Robin Dluzen, editor in chief of Chicago Art Magazine is having nightmares about:
The White Feathered Octopus The cornerstone of Jason Robert Bell's "One Man Army Corpse" exhibition at Thomas Robertello Gallery is The White Feathered Octopus, a 300-page book written by the artist during a three-month, pharmaceutically laden, bedridden recovery from a medical injury, available for viewers to peruse on a shelf in the gallery.
Not since my adolescent discovery of William S. Burroughs's Naked Lunch have I felt the same heavy, sinking feeling in my stomach from a work of art, visual, written, or otherwise. The artist is the author, protagonist, and narrator of this digitally composed, fragmented, stream-of-consciousness piece, fluctuating between seemingly autobiographical reality and fantastical nightmares.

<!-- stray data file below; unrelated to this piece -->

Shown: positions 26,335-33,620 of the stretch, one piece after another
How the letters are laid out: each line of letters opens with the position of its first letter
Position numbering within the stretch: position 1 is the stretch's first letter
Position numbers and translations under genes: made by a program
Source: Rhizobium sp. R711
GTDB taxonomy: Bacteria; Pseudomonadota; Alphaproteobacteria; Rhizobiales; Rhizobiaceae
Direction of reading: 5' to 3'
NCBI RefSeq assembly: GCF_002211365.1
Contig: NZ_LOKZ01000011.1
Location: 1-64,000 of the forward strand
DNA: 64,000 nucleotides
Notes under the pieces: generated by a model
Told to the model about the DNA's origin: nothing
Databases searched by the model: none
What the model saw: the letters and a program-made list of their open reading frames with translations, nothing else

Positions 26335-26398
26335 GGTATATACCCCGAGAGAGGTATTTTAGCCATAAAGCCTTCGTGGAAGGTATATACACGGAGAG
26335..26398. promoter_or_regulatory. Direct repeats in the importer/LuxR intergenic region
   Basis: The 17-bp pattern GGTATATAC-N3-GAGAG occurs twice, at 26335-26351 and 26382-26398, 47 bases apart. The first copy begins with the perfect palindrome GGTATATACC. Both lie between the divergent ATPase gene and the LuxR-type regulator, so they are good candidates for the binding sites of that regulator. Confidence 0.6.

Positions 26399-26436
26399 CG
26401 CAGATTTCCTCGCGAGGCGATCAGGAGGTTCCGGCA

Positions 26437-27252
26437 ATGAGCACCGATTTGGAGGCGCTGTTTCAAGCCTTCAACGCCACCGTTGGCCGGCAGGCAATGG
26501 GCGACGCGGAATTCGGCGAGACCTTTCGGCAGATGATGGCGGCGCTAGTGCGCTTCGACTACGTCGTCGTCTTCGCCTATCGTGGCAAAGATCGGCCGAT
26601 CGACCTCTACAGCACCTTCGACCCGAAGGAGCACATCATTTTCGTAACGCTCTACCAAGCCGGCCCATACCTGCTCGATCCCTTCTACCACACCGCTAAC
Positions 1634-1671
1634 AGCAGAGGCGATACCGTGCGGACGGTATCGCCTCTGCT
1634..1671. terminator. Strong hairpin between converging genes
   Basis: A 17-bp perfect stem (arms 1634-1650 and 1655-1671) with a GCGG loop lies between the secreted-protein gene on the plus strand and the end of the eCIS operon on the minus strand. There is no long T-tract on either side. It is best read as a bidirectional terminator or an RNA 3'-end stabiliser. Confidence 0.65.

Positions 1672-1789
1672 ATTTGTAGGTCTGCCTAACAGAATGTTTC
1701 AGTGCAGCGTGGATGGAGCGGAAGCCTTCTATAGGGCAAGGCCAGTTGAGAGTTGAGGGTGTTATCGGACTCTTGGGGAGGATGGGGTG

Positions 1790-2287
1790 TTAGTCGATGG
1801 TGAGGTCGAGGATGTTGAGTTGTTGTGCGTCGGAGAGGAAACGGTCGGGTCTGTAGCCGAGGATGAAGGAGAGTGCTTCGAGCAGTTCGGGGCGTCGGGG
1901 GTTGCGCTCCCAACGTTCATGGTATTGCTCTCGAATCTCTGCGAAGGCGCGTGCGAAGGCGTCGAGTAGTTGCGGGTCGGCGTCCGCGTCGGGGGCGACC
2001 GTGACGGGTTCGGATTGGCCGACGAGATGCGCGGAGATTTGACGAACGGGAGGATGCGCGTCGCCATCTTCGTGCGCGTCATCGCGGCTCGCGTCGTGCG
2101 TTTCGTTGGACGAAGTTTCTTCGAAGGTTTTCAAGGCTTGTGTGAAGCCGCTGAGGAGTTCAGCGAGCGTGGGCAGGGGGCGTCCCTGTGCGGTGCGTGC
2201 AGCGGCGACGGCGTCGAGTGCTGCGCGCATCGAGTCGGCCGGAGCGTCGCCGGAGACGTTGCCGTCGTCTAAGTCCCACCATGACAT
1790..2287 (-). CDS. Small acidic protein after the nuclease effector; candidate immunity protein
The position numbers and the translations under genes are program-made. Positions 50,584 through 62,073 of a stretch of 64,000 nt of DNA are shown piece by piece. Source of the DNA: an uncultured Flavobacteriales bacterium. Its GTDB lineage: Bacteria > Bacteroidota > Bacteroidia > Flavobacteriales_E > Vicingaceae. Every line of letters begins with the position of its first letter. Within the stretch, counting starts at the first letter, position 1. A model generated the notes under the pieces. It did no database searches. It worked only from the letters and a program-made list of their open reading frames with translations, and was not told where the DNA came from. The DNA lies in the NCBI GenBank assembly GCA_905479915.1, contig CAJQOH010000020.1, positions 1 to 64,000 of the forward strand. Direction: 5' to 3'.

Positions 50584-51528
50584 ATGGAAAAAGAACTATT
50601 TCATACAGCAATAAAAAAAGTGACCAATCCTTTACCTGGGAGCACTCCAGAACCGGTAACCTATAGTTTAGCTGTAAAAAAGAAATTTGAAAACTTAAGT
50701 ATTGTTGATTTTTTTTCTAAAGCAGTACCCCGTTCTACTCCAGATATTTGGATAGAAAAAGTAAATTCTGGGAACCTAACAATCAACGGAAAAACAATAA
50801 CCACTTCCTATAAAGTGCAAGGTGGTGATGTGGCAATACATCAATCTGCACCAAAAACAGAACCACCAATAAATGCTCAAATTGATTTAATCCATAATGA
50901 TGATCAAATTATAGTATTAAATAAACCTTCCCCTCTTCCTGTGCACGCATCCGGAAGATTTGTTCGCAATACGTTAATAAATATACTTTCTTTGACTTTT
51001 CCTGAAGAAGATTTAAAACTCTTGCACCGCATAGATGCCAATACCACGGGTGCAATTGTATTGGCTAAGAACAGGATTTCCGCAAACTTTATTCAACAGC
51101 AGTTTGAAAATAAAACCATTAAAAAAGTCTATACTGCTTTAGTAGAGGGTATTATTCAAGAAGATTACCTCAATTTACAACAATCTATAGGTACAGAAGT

Like Naked Lunch, The White Feathered Octopus is difficult to read in both structure and the nature of its content, and it is capable of giving a reader actual nightmares (as it did for me). But also like Burroughs's masterpiece, it absolutely must be read for its courageous and frightening sincerity.